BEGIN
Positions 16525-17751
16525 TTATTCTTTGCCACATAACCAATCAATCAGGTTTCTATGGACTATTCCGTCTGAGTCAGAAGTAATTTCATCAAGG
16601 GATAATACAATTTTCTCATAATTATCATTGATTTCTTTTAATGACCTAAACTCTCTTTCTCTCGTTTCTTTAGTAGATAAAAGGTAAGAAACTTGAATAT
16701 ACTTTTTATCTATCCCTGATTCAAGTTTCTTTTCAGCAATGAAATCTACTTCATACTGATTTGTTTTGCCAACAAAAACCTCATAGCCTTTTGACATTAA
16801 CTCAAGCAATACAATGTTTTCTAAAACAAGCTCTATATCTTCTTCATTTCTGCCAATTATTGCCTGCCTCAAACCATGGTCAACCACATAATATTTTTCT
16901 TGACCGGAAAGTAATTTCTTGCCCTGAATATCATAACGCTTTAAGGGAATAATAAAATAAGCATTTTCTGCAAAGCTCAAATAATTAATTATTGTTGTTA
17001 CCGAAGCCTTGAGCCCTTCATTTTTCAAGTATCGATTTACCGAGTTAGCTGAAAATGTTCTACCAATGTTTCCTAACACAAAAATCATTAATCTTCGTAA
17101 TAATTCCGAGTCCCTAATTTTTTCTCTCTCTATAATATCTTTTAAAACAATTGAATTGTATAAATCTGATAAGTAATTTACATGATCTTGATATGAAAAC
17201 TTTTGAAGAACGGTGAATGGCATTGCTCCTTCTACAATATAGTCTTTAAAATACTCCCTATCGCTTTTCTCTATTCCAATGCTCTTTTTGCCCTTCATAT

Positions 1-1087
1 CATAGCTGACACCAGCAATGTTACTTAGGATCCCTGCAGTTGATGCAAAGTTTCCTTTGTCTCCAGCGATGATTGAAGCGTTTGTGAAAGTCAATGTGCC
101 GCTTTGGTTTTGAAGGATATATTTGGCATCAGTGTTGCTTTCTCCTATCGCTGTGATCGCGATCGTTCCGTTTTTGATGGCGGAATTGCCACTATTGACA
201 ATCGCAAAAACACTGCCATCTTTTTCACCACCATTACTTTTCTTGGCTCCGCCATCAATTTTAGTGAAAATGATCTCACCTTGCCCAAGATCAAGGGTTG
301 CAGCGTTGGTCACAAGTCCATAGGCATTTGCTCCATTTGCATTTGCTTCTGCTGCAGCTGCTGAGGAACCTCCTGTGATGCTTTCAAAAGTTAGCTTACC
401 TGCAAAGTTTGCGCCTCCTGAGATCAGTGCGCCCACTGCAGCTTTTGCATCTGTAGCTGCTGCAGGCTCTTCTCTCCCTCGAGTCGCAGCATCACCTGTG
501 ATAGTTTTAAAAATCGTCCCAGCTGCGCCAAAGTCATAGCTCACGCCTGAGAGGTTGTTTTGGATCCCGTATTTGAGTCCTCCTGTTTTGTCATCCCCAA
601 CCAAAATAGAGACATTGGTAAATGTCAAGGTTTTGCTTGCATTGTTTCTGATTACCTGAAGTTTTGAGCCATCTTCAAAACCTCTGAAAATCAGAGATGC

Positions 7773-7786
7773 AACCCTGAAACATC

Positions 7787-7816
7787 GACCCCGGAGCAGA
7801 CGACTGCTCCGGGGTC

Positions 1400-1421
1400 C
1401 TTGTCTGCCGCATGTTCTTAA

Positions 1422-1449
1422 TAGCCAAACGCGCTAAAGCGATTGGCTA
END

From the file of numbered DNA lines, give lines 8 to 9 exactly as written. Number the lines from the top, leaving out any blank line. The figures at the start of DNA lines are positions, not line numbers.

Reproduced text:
17101 TAATTCCGAGTCCCTAATTTTTTCTCTCTCTATAATATCTTTTAAAACAATTGAATTGTATAAATCTGATAAGTAATTTACATGATCTTGATATGAAAAC
17201 TTTTGAAGAACGGTGAATGGCATTGCTCCTTCTACAATATAGTCTTTAAAATACTCCCTATCGCTTTTCTCTATTCCAATGCTCTTTTTGCCCTTCATAT